by Robert Brow (www.brow.on.ca) Kingston, Ontario May 2007
Prayer is a conversation with God. Some don’t pray at-all. Others limit themselves to Unitarian prayer and they miss out on the richness of prayer with the three Persons of the Trinity.
This year Trinity Sunday is June the third, but most Christians will not notice. Their prayer is mostly Unitarian like the Muslims. They know that the Trinity was involved in Jesus’ baptism, their Christian baptism was "in the name of the Father, and of the Son, and of the Holy Spirit," and services are concluded with "The grace of the Lord Jesus the Messiah, the love of God, and he communion of the Holy Spirit" (2 Corinthians 13:13). But their prayer life is limited to talking to the Father.
Imagine a child is adopted into a wonderful family. He only converses with his new mother, and refuses to talk to his father and elder brother. They love him just as much, and they do what they can, but the boy’s Unitarian experience will not allow him to enjoy much of what they can give if only he will enter into conversation with them.
What does this mean in practice? I can only speak for myself as I try to engage in Trinitarian prayer.
When I am anxious, worried about money, discouraged, frightened, or lonely, I talk to the Father. He combines in himself all the love and caring that the very best of mothers and fathers can give their children.
I also talk to God the Son. He lived among us for thirty yeas, was crucified, died and rose again to appear to his disciples. When I look around at all the confusion and wars among the nations I remember that he is the King of kings and Lord of lords. He is reigning over them and exercises the wrath needed to bring them to their senses. He enjoys it when I ask what he is doing, and he lets me join in his reign in prayer. He also invites me to serve him in his Kingdom work, and I can ask about the special task he has for me to do right now.
When I fail and mess things up, the Son reminds me of what he did on the cross. As Paul explained, "The wages of sin is death, but the free gift of God is eternal life in Jesus the Messiah" (Romans 6:23) "There is therefore now no condemnation for those who are in Jesus the Messiah" (Romans 8:1). "He forgave us all our trespasses, erasing the record that stood against us with its legal demands, nailing it to the cross" (Colossians 2:13-14). That means I am already forgiven.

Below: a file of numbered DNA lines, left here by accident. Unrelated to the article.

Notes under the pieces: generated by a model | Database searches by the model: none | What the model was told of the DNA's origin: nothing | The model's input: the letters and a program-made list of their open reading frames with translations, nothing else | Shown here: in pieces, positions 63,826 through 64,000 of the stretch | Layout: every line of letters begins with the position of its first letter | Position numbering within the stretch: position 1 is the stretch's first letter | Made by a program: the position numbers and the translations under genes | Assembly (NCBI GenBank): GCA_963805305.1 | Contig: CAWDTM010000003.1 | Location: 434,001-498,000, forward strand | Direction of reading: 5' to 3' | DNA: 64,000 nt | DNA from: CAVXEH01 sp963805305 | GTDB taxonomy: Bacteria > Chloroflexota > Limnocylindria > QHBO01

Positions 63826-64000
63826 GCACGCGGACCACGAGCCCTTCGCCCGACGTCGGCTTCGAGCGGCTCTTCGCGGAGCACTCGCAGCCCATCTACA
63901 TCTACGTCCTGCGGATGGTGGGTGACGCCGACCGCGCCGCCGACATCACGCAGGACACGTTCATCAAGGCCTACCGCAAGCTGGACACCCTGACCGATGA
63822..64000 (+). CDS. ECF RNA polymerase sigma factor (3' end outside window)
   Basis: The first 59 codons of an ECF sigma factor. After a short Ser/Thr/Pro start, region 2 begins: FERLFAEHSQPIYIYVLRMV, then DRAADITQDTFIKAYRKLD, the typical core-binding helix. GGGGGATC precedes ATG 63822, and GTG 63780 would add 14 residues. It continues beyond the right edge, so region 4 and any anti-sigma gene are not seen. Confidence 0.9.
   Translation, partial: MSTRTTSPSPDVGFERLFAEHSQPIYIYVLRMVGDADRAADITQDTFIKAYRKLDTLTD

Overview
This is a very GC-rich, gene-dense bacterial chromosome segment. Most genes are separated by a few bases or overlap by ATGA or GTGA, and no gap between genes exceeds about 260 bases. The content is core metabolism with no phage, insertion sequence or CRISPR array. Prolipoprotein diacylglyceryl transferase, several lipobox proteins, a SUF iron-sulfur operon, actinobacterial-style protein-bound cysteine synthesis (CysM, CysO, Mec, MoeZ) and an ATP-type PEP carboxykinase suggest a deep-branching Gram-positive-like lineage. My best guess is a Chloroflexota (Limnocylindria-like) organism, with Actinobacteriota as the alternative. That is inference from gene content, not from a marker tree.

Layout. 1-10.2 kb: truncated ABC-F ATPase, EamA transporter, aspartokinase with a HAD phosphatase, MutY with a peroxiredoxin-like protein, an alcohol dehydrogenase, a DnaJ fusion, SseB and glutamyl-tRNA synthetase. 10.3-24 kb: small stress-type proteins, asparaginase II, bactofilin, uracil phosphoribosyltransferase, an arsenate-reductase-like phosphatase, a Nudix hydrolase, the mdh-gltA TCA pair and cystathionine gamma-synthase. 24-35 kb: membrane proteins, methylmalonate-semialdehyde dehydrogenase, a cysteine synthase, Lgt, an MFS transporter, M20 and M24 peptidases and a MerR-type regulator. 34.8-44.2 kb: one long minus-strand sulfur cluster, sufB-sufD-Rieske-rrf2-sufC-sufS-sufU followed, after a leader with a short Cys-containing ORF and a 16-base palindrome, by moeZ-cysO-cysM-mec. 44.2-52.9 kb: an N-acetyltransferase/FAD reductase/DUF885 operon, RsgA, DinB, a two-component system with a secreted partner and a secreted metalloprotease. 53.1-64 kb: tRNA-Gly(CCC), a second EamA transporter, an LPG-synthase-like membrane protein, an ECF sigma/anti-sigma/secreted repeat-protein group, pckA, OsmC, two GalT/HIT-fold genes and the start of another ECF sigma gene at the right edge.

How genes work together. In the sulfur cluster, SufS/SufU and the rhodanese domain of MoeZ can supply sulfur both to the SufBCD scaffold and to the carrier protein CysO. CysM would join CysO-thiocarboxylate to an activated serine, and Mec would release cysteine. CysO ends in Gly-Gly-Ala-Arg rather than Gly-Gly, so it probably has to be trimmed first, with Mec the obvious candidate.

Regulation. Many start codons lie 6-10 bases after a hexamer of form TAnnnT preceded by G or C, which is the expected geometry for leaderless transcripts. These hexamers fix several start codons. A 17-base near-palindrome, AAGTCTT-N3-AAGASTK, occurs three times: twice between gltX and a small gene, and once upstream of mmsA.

When I fear death, Jesus the Son of God reminds me he has opened up the way through. Immediately I die he will be there to welcome me. I hope on the day of my death I will hear the words to the thief on the cross, "Today you will be with me in the garden" (the Greek uses the Persian word paradeisos which means an enclosed garden of delights).
When I ask him about the content of what is on the other side, He tells me I can read the description of heaven as a city with a river running through it (Revelation 21 and 22). But beyond that he reminds me that I do not have the language to understand. "Make a list of all the joys humans experience in this life, and realize that these are just a foretaste. The reality is infinitely more."
Here is the list I began gathering: eating, companionship, walking, dancing, singing, music, love, sex, swimming, sailing, , travel, gardening, creating things, art, drama, sport. Many people enjoy animals, and they love their pets. "Will there be animals in heaven?" Paul tells us "The creation itself will be set free from its bondage to decay and will obtain the freedom of the glory of the children of God" (Romans 8:21). I am only part way through my list, and already there is more to talk about than I have time to pray.
These days, since I was flattened by a stroke, I find myself talking to the Holy Spirit. . She is the Wisdom of the Book of Proverbs (Chapters 1to 9). She loves to be asked, and she imparts wisdom for every situation.
The Greeks knew that the Spirit is the source of all kinds of musical, dramatic, and artistic inspiration. They called her the nine Muses. But He-She is also willing to impart social, political, and business creativity. He-She suggests the articles I write, prompts me when I get stuck, and gives the energy to complete a task.
How do I recognize the voice of the Spirit as opposed to merely human ideas? The Lord’s brother gave a simple test. "The wisdom from above is first pure, then peaceable, gentle, willing to yield, full of mercy and good fruits, without a trace of partiality or hypocrisy" (James 3:17). Making peace, a willingness to yield and forgive wrongs, these are signs of the Spirit’s wisdom.
The Holy Spirit is also keen to suggest where I should focus my prayers. "We do not know how to pray as we ought, but that very Spirit intercedes with sighs too deep for words" (Romans 8:26). All I need to do is listen to what he cares about, and join my prayers to that. That makes prayer very exciting.
Obviously in the days to come there is much more for me to share in
conversation with each of the three Persons who are united in the eternal love
of God. Meanwhile I rejoice in my limited experience of Trinitarian prayer.